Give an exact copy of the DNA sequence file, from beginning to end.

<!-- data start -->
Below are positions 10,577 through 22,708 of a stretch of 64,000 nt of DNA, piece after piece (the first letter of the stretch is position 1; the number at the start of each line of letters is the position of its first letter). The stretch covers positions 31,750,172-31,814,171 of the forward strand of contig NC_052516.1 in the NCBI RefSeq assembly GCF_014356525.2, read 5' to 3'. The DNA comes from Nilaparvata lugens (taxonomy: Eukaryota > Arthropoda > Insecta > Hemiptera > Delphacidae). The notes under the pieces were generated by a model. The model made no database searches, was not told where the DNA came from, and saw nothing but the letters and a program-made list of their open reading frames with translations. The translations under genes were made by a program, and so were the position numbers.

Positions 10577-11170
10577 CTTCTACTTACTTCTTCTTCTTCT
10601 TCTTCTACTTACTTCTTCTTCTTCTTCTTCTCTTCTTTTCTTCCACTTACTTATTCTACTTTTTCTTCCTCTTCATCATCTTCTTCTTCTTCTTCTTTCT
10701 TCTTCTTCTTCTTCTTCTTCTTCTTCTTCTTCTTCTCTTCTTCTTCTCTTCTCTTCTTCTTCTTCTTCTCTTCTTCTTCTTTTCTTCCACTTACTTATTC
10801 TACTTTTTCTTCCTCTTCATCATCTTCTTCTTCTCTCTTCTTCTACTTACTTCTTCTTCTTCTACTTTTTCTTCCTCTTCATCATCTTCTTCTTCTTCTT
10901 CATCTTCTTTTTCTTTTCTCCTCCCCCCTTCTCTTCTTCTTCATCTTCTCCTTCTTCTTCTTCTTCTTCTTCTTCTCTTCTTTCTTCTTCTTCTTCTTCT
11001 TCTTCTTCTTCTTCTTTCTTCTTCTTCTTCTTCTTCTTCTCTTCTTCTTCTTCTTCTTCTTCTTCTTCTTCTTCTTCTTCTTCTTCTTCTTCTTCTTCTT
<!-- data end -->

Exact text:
Below are positions 10,577 through 22,708 of a stretch of 64,000 nt of DNA, piece after piece (the first letter of the stretch is position 1; the number at the start of each line of letters is the position of its first letter). The stretch covers positions 31,750,172-31,814,171 of the forward strand of contig NC_052516.1 in the NCBI RefSeq assembly GCF_014356525.2, read 5' to 3'. The DNA comes from Nilaparvata lugens (taxonomy: Eukaryota > Arthropoda > Insecta > Hemiptera > Delphacidae). The notes under the pieces were generated by a model. The model made no database searches, was not told where the DNA came from, and saw nothing but the letters and a program-made list of their open reading frames with translations. The translations under genes were made by a program, and so were the position numbers.

Positions 10577-11170
10577 CTTCTACTTACTTCTTCTTCTTCT
10601 TCTTCTACTTACTTCTTCTTCTTCTTCTTCTCTTCTTTTCTTCCACTTACTTATTCTACTTTTTCTTCCTCTTCATCATCTTCTTCTTCTTCTTCTTTCT
10701 TCTTCTTCTTCTTCTTCTTCTTCTTCTTCTTCTTCTCTTCTTCTTCTCTTCTCTTCTTCTTCTTCTTCTCTTCTTCTTCTTTTCTTCCACTTACTTATTC
10801 TACTTTTTCTTCCTCTTCATCATCTTCTTCTTCTCTCTTCTTCTACTTACTTCTTCTTCTTCTACTTTTTCTTCCTCTTCATCATCTTCTTCTTCTTCTT
10901 CATCTTCTTTTTCTTTTCTCCTCCCCCCTTCTCTTCTTCTTCATCTTCTCCTTCTTCTTCTTCTTCTTCTTCTTCTCTTCTTTCTTCTTCTTCTTCTTCT
11001 TCTTCTTCTTCTTCTTTCTTCTTCTTCTTCTTCTTCTTCTCTTCTTCTTCTTCTTCTTCTTCTTCTTCTTCTTCTTCTTCTTCTTCTTCTTCTTCTTCTT